All posts by Alan Zucconi

🧠 ESCAN 2022

From the 19th to 22nd July, a delegation from Goldsmiths Computing and Psychology attended The European Society for Cognitive and Affective Neuroscience in Vienna, Austria.

Dr Jamie A Ward—Lecturer and Researcher in wearable computing, activity recognition & social neuroscience—gave a talk on his Royal Society-sponsored work studying cognition and social behaviour using wearables and theatre at a symposium on the opportunities and challenges of real-world data collection.

Dr Jamie A Ward presenting his work (photo taken by Dr Laura Rai)

Dr Laura Rai—PostDoc and Researcher from the Department of Psychology—presented the first results from the ERC-funded Neurolive project at a symposium on the neuro-aesthetics of dance.

The event was also attended by PhD Candidate in Psychology Merritt Millman, who presented a poster on her work on bodily awareness in depersonalization-derealization disorder.

From left to right, Dr Jamie A Ward, Dr Laura Rai and Merritt Millman at the opening social event at the Vienna Town Hall

«It was such a joy to present at an in-person conference again for the first time in over two years. So much of my work with theatre—and in particular the work we do on the Neurolive project—is about liveness and what makes the live experience special.

A huge part of that is the social experience, which participating at a conference like this, with the double bonus of being surrounded by loads of smart and interesting people, really brought home to me.»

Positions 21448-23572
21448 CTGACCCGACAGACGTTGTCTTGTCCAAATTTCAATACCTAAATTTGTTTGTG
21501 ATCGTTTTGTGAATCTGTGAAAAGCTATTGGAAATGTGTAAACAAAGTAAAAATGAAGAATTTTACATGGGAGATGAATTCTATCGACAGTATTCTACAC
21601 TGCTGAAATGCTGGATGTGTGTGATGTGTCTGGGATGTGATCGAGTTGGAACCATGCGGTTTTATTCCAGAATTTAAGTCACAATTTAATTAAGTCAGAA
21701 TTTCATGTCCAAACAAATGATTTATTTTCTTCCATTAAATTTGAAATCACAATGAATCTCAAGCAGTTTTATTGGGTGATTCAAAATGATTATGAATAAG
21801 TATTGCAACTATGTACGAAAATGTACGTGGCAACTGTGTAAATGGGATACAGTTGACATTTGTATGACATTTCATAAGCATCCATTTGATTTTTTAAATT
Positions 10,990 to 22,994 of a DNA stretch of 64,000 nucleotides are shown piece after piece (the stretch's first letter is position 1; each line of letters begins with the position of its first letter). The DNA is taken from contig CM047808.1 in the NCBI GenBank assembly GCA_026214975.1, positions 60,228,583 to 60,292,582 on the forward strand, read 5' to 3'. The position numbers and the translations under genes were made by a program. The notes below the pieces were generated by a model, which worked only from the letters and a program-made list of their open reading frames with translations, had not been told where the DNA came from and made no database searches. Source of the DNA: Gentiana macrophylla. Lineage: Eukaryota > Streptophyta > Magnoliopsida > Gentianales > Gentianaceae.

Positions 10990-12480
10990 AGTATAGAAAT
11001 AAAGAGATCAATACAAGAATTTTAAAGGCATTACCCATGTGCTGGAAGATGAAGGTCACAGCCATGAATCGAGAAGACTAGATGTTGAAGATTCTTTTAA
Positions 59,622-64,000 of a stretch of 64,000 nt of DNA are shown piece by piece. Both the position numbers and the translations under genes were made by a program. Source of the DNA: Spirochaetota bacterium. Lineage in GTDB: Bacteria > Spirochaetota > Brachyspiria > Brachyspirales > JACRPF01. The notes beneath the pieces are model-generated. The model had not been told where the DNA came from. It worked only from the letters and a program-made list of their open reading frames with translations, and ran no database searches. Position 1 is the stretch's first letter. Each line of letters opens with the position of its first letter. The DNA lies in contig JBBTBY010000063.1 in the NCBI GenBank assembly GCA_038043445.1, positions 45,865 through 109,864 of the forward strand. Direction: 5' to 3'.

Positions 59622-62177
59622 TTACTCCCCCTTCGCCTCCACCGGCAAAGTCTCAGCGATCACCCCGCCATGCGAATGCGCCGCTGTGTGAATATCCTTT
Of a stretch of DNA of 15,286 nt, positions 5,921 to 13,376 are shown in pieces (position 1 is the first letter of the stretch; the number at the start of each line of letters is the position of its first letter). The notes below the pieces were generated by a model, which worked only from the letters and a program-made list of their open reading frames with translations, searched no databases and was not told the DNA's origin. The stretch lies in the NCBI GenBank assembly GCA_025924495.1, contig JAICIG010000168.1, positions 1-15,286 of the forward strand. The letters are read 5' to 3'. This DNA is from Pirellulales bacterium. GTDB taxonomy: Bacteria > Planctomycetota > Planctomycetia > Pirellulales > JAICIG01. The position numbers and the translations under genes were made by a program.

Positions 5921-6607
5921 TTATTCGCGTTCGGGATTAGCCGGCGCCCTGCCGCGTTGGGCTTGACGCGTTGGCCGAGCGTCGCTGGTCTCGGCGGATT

— Dr Jamie A Ward
  • You can find Dr Jamie A Ward on Twitter
  • You can find Dr Laura Rai on Twitter
  • You can find Merritt Millman on Twitter

🃏 “Cartomancy Anthology” launch

Fede Fasce, programme lead for the MA in Independent Games and for the BSc in Games Programming, has been part of the release of “Cartomancy Anthology”, a game anthology available from today on Steam and

Cartomancy Anthology is a collection of games inspired by the tarot major arcana. Fede (who is also passionate about tarot) has worked together with 3 of Cups Games to create a game about The Star, the team’s favourite tarot card. In The Star you take the role of someone shattered in two halves by trauma, in a journey to reconnect it and to find new hope. Fede has worked mostly as a game designer and developer in the game.

«Working on the Star with a team of extremely talented people has been an incredible experience. I really hope you’ll enjoy the game!»

Fede Fasce, Ma Independent Games programme leader

“Cartomancy Anthology” is the typical example of how a storytelling tool—as ancient and powerful as tarots cards are—can drive entire stories. And if further evidence that the games-related programmes at Goldsmiths are taught not just by academics, but by actual game developers with decades of industry experience.

  • You can find Fede Fasce on Twitter
  • You can find 3 of Cups Games on Twitter

💃 “STRINGS” by Clémence Debaig

Last week Clémence Debaig brought her latest performance—STRINGS—to the Escapade Escape Arcade, a creative exhibition featuring experimental games and alternative controllers.

Clémence Debaig performing STRINGS

STRINGS is an interactive performance inviting the audience to control the movements of the dancer through networked wearables. It explores themes of agency, control and bodily autonomy. And it was presented in person in London for the first time!